Practical implications

    From a practical perspective, the findings highlight the importance of tailoring procurement strategies to project characteristics to enhance a suitable balance between exploration and exploitation in construction projects.

    Originality/value

    The explicit focus on the operational project-level is uncommon but relevant in organizational learning literature.

  • 25.
    Eriksson, Per-Erik
    Luleå University of Technology, Department of Business Administration, Technology and Social Sciences, Innovation and Design.
    Så får Scania fokus på minskat slöseri i byggprocessen2009In: Byggindustrin, ISSN 1104-5981Article in journal (Other (popular science, discussion, etc.))
  • 26. Eriksson, Per-Erik
    et al.
    Atkin, Brian
    Department of Construction Management, Lund Institute of Technology.
    Nilsson, Torbjörn
    Luleå University of Technology, Department of Business Administration, Technology and Social Sciences, Innovation and Design.
    Overcoming barriers to partnering through cooperative procurement procedures2009In: Engineering Construction and Architectural Management, ISSN 0969-9988, E-ISSN 1365-232X, Vol. 16, no 6, 598-611 p.Article in journal (Refereed)
    Abstract [en]

    Purpose - The purpose of this paper is to report on research into investigating ways in which construction clients can overcome barriers to partnering through the adoption of purposeful procurement procedures within an overall project management context. Design/methodology/approach - Data were collected through interviews, document analysis, surveys and workshops as part of a longitudinal case study using an action-research approach. Findings - Analysis reveals how the early involvement of partners, selected for their long-term perspective and willingness to use collaborative working arrangements, can help to overcome cultural and organizational barriers. Research limitations/implications - The research results are based on empirical study for which reasonable generalisations could be made, albeit cautiously. Clients' implementation of partnering requires an appropriate use of a broad range of suitable procurement procedures that are quite different from more commonly used procedures. Hence, clients need to reassess their procurement procedures and tailor them to different project situations. Additionally, a long-term perspective is crucial in order to facilitate continual improvement over time. Originality/value - The case study data support the analysis of how utilised procurement procedures affect project results.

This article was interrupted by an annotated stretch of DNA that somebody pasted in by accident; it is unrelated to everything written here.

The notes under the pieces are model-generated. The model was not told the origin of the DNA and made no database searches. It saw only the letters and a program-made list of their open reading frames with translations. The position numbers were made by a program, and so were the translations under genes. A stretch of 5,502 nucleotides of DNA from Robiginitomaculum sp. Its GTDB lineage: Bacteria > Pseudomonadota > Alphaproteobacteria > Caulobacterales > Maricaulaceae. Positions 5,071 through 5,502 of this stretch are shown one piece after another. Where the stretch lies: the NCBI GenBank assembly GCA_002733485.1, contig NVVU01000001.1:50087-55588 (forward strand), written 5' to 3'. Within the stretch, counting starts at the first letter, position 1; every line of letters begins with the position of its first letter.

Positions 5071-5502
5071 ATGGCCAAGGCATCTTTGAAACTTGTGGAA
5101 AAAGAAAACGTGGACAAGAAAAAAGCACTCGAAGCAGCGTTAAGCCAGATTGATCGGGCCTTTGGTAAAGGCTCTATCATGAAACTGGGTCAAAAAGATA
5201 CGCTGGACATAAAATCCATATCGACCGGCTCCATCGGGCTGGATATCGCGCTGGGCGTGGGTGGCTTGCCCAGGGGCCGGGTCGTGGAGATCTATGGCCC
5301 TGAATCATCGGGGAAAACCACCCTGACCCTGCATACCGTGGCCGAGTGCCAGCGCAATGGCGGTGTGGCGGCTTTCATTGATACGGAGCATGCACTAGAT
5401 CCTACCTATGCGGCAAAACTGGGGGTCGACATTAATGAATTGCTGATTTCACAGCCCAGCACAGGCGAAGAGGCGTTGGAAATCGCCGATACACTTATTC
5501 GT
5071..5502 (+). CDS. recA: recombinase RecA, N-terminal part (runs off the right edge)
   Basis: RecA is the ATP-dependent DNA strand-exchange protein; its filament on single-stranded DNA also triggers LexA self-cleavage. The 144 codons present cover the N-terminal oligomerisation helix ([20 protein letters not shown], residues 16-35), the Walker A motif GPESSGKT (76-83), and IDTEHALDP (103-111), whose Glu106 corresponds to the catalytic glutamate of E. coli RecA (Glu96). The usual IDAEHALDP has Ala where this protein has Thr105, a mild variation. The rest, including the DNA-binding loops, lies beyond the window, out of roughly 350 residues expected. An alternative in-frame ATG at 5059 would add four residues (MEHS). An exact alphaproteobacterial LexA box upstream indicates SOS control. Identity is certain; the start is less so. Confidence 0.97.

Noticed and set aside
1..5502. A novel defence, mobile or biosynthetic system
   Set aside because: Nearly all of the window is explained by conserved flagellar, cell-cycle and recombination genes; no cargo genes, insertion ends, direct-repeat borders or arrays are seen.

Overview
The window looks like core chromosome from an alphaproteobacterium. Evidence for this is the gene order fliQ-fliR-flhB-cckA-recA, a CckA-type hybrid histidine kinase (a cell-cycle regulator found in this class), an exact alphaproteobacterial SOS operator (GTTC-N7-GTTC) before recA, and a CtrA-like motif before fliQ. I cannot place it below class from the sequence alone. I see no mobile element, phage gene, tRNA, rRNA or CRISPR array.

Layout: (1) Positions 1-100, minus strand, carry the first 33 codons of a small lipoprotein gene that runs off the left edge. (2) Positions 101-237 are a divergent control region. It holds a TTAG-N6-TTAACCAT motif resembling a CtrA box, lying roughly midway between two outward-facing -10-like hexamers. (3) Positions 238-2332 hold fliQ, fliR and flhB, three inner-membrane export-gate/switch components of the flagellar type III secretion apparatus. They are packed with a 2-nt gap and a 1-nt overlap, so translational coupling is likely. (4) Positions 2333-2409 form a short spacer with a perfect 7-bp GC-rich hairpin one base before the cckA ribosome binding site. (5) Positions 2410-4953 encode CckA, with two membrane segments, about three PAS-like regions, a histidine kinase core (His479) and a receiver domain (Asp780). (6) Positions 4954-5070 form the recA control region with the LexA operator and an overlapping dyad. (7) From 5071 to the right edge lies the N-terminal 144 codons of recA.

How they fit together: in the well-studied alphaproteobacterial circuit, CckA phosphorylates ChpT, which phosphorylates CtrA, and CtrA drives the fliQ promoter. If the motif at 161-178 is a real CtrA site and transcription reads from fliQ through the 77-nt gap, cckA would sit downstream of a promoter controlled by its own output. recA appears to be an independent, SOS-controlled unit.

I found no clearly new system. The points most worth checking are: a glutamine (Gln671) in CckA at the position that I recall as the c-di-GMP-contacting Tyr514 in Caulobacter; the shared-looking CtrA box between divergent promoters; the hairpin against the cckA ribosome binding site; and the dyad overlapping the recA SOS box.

• 27.
    Eriksson, Per-Erik
    et al.
    Luleå University of Technology, Department of Business Administration, Technology and Social Sciences, Innovation and Design.
    Dickinson, Michael
    Khalfan, Malik M A
    Client-led subcontractor involvement: A way to increase value creation and innovation?2006In: Construction in the XXI Century: Local and Global Challenges / [ed] Roberto Pietroforte; Enrico De Angelis; Francesco Polverino, Edizione Scientifiche Italiane SpA , 2006Conference paper (Refereed)
  • 28.
    Eriksson, Per-Erik
    et al.
    Luleå University of Technology, Department of Business Administration, Technology and Social Sciences, Innovation and Design.
    Dickinson, Michael
    SCRI Research Centre, University of Salford, Manchester.
    Khalfan, Malik M.A.
    SCRI Research Centre, University of Salford, Manchester.
    The influence of partnering and procurement on subcontractor involvement and innovation2007In: Facilities, ISSN 0263-2772, E-ISSN 1758-7131, Vol. 25, no 5/6, 203-214 p.Article in journal (Refereed)
    Abstract [en]

    Purpose - The aim of this paper is to investigate how a client's cooperative procurement procedures influence subcontractor involvement, value creation, and innovation in the construction of complex facilities. Design/methodology/approach - Empirical data were collected through interviews, surveys and participation in workshops during a longitudinal action research case study. The case project was located in Sweden and concerned the construction of plant facilities for manufacturing of pharmaceutical products. Findings - The case study findings reveal that the client's procurement procedures affect the level of subcontractor involvement and integration, but that this does not necessarily result in increased subcontractor value creation and innovation in the construction process. Research limitations/implications - Since the empirical results are based on data collected from only one case project, the possibilities for generalisations are limited. Practical implications - Clients' procurement procedures heavily affect subcontractor involvement, but in order to increase subcontractor contributions to innovation and value creation the actors should adopt a long-term perspective and actively work to establish an innovation-friendly climate. Originality/value - This paper focuses on the often-neglected importance of subcontractors and their contributions to innovation and value creation.

  • 29.
    Eriksson, Per-Erik
    et al.
    Luleå University of Technology, Department of Business Administration, Technology and Social Sciences, Innovation and Design.
    Laan, Albertus
    University of Twente.
    Procurement effects on trust and control in client-contractor relationships2007In: Engineering Construction and Architectural Management, ISSN 0969-9988, E-ISSN 1365-232X, Vol. 14, no 4, 387-399 p.Article in journal (Refereed)
    Abstract [en]